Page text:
Do you have a plasma TV? If so, you're in a minority that's about to get even smaller. TV manufacturer LG has announced that it will no longer produce plasma TVs after November, leaving only one other major competitor that still supplies the unusual TV type.
Reuters provided the full story earlier today (Oct. 28). An LG spokesman, Ken Hong, informed the news service that selling plasma TVs was an untenable business proposition, despite a few diehards who absolutely swear by the devices. Selling plasma TVs made up only 2.3 percent of the company's revenue in 2013.
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Analysts from NPD don't foresee a bright future for the technology, either. Although 5.2 million plasma TVs shipped worldwide in 2014 (out of the hundreds of millions of TVs shipped overall), there will only be about 500,000 in 2015.
For those who don't know, plasma TVs work by electrifying noble gases to form plasma — a nebulous "fourth state" of matter that has qualities of solids, liquids and gases. Due to how they work, plasma TVs are very bright and can deliver excellent contrast, but tend to demand more electricity and run hotter than their LCD cousins. They also cost more, which is probably the primary reason why consumers appear to prefer LCD in general.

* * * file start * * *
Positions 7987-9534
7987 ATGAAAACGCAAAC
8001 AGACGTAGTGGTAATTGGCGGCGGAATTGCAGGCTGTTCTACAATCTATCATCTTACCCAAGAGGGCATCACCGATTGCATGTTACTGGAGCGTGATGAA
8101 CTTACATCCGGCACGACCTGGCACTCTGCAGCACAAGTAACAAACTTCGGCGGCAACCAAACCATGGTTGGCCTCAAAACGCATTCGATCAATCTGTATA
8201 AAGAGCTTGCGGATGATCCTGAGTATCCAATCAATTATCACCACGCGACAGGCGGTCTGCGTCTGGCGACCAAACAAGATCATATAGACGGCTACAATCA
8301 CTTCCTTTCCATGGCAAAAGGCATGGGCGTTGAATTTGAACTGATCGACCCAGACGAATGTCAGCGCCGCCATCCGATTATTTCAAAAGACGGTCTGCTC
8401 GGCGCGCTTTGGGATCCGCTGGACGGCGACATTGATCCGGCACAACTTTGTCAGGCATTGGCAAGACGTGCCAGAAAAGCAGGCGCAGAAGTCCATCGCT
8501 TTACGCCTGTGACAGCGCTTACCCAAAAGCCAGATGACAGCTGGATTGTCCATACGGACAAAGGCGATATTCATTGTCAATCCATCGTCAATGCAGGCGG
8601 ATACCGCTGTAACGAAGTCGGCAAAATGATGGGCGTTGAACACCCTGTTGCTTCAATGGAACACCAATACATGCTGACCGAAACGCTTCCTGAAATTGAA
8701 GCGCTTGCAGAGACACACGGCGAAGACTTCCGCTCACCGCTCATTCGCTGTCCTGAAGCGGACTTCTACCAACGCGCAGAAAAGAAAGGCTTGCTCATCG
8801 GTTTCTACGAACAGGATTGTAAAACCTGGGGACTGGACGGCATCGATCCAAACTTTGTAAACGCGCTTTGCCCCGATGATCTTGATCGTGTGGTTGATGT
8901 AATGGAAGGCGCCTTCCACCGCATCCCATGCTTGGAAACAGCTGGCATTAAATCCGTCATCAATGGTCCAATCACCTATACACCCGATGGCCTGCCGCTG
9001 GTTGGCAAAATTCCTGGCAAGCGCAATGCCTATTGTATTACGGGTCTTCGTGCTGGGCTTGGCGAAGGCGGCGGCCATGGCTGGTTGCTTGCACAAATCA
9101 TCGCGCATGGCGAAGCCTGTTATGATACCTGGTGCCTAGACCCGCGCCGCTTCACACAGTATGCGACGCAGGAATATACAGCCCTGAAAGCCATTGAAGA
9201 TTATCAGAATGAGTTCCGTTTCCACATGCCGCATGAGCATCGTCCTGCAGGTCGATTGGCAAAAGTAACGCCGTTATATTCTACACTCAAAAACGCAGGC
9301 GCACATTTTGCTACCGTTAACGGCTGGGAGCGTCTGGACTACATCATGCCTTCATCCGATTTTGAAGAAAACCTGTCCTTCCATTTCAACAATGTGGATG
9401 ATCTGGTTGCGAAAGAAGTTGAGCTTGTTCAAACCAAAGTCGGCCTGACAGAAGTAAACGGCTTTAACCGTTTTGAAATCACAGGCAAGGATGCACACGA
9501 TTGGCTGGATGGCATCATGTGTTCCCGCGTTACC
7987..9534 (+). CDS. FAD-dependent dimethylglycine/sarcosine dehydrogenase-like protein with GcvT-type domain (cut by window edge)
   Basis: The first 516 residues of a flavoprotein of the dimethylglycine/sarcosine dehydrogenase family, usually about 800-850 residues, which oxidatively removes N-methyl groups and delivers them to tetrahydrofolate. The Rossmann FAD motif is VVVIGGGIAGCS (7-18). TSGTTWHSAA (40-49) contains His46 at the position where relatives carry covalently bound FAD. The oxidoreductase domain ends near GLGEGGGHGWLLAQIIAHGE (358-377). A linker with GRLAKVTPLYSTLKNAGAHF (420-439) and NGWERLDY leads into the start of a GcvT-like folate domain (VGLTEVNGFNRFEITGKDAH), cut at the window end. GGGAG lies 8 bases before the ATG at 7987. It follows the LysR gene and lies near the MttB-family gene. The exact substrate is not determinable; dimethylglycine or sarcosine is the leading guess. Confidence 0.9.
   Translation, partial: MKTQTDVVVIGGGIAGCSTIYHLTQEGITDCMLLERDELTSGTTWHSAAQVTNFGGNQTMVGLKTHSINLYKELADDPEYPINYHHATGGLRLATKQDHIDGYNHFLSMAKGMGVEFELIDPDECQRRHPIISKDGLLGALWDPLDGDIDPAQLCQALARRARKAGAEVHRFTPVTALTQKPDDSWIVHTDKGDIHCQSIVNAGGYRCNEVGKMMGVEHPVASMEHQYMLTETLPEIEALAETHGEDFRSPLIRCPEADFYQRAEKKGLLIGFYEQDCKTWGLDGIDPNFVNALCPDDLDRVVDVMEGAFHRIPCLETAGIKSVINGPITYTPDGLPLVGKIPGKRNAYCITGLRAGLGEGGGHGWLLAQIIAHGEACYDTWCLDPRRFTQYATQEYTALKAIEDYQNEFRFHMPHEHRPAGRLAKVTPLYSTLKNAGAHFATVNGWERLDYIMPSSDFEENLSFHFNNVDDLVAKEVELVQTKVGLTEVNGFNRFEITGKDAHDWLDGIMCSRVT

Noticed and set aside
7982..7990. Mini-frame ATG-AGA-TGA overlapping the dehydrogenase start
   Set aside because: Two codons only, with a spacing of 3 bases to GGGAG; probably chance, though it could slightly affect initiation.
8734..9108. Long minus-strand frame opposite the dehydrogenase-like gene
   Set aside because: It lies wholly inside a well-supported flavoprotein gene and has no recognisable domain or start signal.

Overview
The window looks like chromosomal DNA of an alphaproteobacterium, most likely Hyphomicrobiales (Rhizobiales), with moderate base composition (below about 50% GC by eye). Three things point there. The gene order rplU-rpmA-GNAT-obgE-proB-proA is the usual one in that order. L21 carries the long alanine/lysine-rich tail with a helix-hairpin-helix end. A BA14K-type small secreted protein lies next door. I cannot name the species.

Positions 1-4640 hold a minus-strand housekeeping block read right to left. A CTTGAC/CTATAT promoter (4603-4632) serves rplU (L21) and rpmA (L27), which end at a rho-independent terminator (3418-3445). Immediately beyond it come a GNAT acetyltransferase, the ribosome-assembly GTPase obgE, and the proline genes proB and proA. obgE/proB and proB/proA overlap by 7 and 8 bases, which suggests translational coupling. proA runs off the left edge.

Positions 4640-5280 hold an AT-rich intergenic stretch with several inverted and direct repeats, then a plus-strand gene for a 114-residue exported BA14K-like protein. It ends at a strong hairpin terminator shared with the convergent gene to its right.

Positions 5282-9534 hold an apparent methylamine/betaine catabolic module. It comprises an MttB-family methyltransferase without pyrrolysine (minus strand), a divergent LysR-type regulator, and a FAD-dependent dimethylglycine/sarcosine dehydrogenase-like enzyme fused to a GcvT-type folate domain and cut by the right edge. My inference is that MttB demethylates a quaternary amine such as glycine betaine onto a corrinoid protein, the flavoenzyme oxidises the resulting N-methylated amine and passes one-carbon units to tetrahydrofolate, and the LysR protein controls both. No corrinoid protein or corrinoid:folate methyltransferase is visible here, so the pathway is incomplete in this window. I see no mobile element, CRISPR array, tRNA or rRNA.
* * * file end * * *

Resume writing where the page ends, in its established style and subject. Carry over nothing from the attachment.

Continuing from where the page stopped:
Panasonic discontinued its plasma line last year, which leaves Samsung as the only major plasma manufacturer on the market. However, Reuters pointed out that the company that makes Samsung's plasma panels will also exit the market by the end of November, making plasma TVs that much harder to produce.
Whether plasma TVs come to an end in the near future or the slightly more distant future, the technology's expiration date seems to be drawing close. The good news is that if you buy a new one today, it should last you for many years to come.
Marshall Honorof is a Staff Writer for Tom's Guide. Contact him at email@example.com. Follow him @marshallhonorof and on Google+. Follow us @tomsguide, on Facebook and on Google+.
This has nothing to do with plasmas selling poorly. As long as a product makes profit, there is no reason for a company to stop its production.